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Simultaneous double dislocation of the interphalangeal joint of the same finger: a report of two cases.

Seki Y - Pan Afr Med J (2014)

Bottom Line: Two patients were treated conservatively.The mechanism of the injury is believed to be hyperextension of both the DIP and PIP joints.Closed reduction is the treatment of choice and early active range of motion to prevent joint contracture should be recommended.

View Article: PubMed Central - PubMed

Affiliation: Suwa Central Hospital, Department of Orthopaedic Surgery, Tamagawa, Chino-city, Japan.

ABSTRACT
Simultaneous dislocation of both the proximal and distal interphalangeal (PIP and DIP) joints in a finger is uncommon. Two patients were treated conservatively. Both two patients fell from a step-ladder and X-rays revealed dorsal dislocations of both PIP and DIP joints of their right little fingers. Manual reduction was easily achieved with gentle longitudinal traction. The mechanism of the injury is believed to be hyperextension of both the DIP and PIP joints. Closed reduction is the treatment of choice and early active range of motion to prevent joint contracture should be recommended.

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Case 1 (A) X-rays of the little finger showing dorsal dislocation of both the proximal and distal interphalangeal joints (step-ladder deformity); (B) Post-reduction X-rays confirming that both joints are well reduced, but the PIP joint had a volar rim fracture
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Figure 0001: Case 1 (A) X-rays of the little finger showing dorsal dislocation of both the proximal and distal interphalangeal joints (step-ladder deformity); (B) Post-reduction X-rays confirming that both joints are well reduced, but the PIP joint had a volar rim fracture

Mentions: Case 1: a 64-year-old man fell from a step-ladder, injuring the right little finger. On physical examination, the finger was found to be deformed, and an X-ray demonstrated a dorsal dislocation of both the PIP and DIP joints (Figure 1A). Manual reduction was easily achieved with gentle longitudinal traction; however, the X-ray after reduction (Figure 1B) revealed an avulsion fracture of the volar proximal rim of the middle phalanx. A dorsal splint was applied for three weeks and then rehabilitation was started. At the final review there was no joint instability, whereas the PIP flexion was 90 degrees and the extension deficit was 10. The range of motion had a slight limitation; however, the patient had no complaint of pain or functional deficit.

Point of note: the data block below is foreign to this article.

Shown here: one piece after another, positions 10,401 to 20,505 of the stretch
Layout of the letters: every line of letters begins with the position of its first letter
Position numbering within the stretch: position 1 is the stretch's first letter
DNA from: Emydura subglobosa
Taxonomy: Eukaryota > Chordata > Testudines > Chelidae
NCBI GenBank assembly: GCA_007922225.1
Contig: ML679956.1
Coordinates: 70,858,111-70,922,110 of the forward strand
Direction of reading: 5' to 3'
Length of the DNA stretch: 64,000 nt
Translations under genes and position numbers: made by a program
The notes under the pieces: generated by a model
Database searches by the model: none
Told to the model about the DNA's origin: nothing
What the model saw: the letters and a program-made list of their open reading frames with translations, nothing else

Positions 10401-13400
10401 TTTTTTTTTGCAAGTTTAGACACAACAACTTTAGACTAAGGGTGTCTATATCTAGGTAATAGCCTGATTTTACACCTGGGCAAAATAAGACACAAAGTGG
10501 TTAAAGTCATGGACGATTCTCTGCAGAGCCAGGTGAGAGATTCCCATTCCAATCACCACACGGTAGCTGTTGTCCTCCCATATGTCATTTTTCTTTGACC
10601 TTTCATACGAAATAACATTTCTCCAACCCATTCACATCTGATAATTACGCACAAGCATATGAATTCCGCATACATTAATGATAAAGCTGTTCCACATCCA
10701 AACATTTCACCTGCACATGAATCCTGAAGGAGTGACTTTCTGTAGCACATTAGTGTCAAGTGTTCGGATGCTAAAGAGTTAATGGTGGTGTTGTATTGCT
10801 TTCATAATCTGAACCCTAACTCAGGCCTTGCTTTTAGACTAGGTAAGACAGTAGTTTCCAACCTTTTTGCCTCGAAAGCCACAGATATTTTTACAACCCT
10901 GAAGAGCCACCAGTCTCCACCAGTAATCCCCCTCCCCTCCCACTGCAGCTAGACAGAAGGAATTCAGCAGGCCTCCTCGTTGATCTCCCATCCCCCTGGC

Simultaneous double dislocation of the interphalangeal joint of the same finger: a report of two cases.

Seki Y - Pan Afr Med J (2014)

Case 1 (A) X-rays of the little finger showing dorsal dislocation of both the proximal and distal interphalangeal joints (step-ladder deformity); (B) Post-reduction X-rays confirming that both joints are well reduced, but the PIP joint had a volar rim fracture
© Copyright Policy - open-access
Related In: Results  -  Collection

License
Show All Figures
getmorefigures.php?uid=PMC4430159&req=5

Figure 0001: Case 1 (A) X-rays of the little finger showing dorsal dislocation of both the proximal and distal interphalangeal joints (step-ladder deformity); (B) Post-reduction X-rays confirming that both joints are well reduced, but the PIP joint had a volar rim fracture
Mentions: Case 1: a 64-year-old man fell from a step-ladder, injuring the right little finger. On physical examination, the finger was found to be deformed, and an X-ray demonstrated a dorsal dislocation of both the PIP and DIP joints (Figure 1A). Manual reduction was easily achieved with gentle longitudinal traction; however, the X-ray after reduction (Figure 1B) revealed an avulsion fracture of the volar proximal rim of the middle phalanx. A dorsal splint was applied for three weeks and then rehabilitation was started. At the final review there was no joint instability, whereas the PIP flexion was 90 degrees and the extension deficit was 10. The range of motion had a slight limitation; however, the patient had no complaint of pain or functional deficit.

Bottom Line: Two patients were treated conservatively.The mechanism of the injury is believed to be hyperextension of both the DIP and PIP joints.Closed reduction is the treatment of choice and early active range of motion to prevent joint contracture should be recommended.

View Article: PubMed Central - PubMed

Affiliation: Suwa Central Hospital, Department of Orthopaedic Surgery, Tamagawa, Chino-city, Japan.

ABSTRACT
Simultaneous dislocation of both the proximal and distal interphalangeal (PIP and DIP) joints in a finger is uncommon. Two patients were treated conservatively. Both two patients fell from a step-ladder and X-rays revealed dorsal dislocations of both PIP and DIP joints of their right little fingers. Manual reduction was easily achieved with gentle longitudinal traction. The mechanism of the injury is believed to be hyperextension of both the DIP and PIP joints. Closed reduction is the treatment of choice and early active range of motion to prevent joint contracture should be recommended.

Show MeSH
Related in: MedlinePlus